The RPG that severed Joe McDonald’s foot didn’t kill him. The machine gun fire that hit him as he still tried to help others didn’t kill him. The grenade taped to his hand might have killed him if the VC had found his hiding place.
In a letter home, Tommy Clack expressed his worry that something bad was going to happen and it did when his unit engaged the NVA near the Cambodian border. He saw the enemy soldier stand and fire the RPG that changed his life forever.
As Marine Captain Ron Christmas fought to regain the city of Hue, he found the enemy adept at concealment and surprise. Every soldier in a spider hole was armed with a rifle and a RPG launcher. He also encountered a nun with an AK-47. His action during this time earned him the Navy Cross.
Lieutenant Colonel Newton remembers Colonel Chuck, who was one of the men he fought beside. When Chuck was moved to another unfamiliar area, he felt very strongly about the decision and quit. He also talks about the tedious Montagnard recruitment process and how a whole 41 of them were assigned to his regiment with very little prior knowledge. Additionally, Newton remembers that he and his team would periodically have to petrol the area by foot and a few times by chopper.
After the first patrol, Carter Tucker's submarine returned to California and to it's home port. While on leave he got married, but he also injured his leg, so his time aboard submarines came to an end. Pursuing his calling as a minister led to a renewed desire to serve, this time as an Army chaplain.
Bob Newton has many multi-war stories to tell, and here he talks about a significant attack from the Viet Cong on Camp Holloway. Following that he goes into a bit of detail of a war plane model known as the Caribou, and the significance of a large air base located in Bong Son, Vietnam. It was here that the few casualties following a battle at Quang Nihn came back to heal up and regroup.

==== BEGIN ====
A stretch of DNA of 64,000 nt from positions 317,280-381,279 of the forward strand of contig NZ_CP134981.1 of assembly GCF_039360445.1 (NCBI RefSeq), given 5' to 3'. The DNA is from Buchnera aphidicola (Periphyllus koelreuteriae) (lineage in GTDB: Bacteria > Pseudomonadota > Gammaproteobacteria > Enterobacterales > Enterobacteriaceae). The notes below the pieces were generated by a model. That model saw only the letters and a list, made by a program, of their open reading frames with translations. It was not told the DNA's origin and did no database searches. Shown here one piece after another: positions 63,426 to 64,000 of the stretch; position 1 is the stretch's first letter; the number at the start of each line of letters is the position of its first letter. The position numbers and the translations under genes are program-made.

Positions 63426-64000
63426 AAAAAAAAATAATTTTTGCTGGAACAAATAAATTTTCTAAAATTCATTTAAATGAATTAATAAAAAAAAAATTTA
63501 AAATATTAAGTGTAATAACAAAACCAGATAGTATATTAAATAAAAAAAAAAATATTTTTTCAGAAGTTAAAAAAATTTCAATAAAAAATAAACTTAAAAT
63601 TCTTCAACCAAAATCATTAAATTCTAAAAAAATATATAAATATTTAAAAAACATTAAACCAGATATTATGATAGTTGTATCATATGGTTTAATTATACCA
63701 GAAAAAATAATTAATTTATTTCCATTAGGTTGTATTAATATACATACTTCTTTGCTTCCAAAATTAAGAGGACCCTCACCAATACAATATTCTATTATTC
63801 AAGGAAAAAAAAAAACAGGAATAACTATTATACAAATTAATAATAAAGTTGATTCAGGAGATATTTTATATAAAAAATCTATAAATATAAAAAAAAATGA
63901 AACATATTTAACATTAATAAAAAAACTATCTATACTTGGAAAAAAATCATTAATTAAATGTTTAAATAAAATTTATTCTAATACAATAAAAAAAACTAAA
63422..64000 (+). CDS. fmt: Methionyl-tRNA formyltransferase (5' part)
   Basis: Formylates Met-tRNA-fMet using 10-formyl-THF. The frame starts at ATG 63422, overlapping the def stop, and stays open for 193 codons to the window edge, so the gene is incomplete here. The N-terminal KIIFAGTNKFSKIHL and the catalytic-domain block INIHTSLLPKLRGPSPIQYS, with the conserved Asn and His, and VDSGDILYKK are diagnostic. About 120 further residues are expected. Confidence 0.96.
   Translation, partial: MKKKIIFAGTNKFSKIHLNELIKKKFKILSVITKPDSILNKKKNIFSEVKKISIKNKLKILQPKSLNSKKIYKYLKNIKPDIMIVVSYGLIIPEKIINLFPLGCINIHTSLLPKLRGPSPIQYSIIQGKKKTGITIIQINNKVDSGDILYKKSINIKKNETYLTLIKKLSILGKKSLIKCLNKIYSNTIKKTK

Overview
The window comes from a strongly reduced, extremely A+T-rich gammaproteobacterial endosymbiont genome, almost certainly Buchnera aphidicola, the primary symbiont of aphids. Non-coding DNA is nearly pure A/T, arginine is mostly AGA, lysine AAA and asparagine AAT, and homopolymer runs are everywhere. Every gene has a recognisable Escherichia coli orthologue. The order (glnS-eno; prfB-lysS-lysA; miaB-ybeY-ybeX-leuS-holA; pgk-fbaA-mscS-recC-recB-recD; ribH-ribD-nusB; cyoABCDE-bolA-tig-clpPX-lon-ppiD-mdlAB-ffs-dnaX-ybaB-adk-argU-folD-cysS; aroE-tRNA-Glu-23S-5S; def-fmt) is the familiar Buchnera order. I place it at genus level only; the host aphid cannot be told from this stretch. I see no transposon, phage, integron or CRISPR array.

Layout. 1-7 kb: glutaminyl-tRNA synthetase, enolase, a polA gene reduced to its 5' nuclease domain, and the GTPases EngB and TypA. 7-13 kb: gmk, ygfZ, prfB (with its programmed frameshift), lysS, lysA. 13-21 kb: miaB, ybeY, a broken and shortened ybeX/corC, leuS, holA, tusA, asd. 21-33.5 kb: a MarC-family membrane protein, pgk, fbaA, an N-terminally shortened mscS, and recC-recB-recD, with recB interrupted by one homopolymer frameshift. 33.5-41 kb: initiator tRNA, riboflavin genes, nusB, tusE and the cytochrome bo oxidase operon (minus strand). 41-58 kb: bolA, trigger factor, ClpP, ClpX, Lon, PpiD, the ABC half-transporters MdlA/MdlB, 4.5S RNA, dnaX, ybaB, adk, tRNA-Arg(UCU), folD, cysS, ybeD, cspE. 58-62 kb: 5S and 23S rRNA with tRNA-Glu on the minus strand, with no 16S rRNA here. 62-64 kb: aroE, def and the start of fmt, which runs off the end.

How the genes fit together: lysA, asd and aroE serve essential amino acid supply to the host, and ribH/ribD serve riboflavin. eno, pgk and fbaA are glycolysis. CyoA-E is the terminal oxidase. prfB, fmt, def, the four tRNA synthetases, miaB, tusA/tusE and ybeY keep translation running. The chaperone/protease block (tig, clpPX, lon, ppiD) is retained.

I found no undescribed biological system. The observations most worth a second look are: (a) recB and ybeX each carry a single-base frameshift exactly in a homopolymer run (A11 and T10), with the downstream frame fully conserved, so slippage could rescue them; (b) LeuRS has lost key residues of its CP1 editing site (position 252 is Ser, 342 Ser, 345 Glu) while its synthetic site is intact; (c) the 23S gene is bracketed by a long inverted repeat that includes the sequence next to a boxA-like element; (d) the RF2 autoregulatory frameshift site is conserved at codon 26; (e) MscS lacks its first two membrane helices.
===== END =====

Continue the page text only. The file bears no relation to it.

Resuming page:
On his second Vietnam tour, Army chaplain Carter Tucker was with an aviation unit, which meant that he was safely traveling by air, but because the aircraft were a prime target, his base was often under mortar and rocket attack. It wasn't all combat. There was talking soldiers out of marrying local girls and there were mercy missions to help civilians.
Your year in Vietnam went by fast, if you made it through, says Tony Coalson. He did get one R&R in Hong Kong but the night before he was going to leave, something came up. It was another problem for which the solution was his helicopter.
He saw plenty of forward base camps in Vietnam when he went into the field with his unit. Chaplain Carter Tucker had to be prepared to go into danger at a moment's notice and then he tried to stay out of the way as much as he could.
In flight school, every day was a new day, always a new procedure to learn. Helicopter pilot Tony Coalson remembers learning slope landings and connects that to the first time he actually used one in a combat situation. It was during the Tet Offensive, on the lawn of a beautiful resort hotel built by the French.
The anxiety increased as the troop ship approached Vietnam. Once ashore, Tony Coalson was sure they would be ambushed at any minute. In reality, they were in a very safe part of the country. As the aviation company settled into their base at Nha Trang, they had no idea that they had drawn one of the best assignments they could get.
What was a day like in the life of a chaplain? In Vietnam, it was likely to include a memorial service or a visit to a unit in the field for Carter Tucker, who flew around so much, they gave him an Air Medal. His second tour was different, but, like so many others, he was getting a bit weary of Vietnam.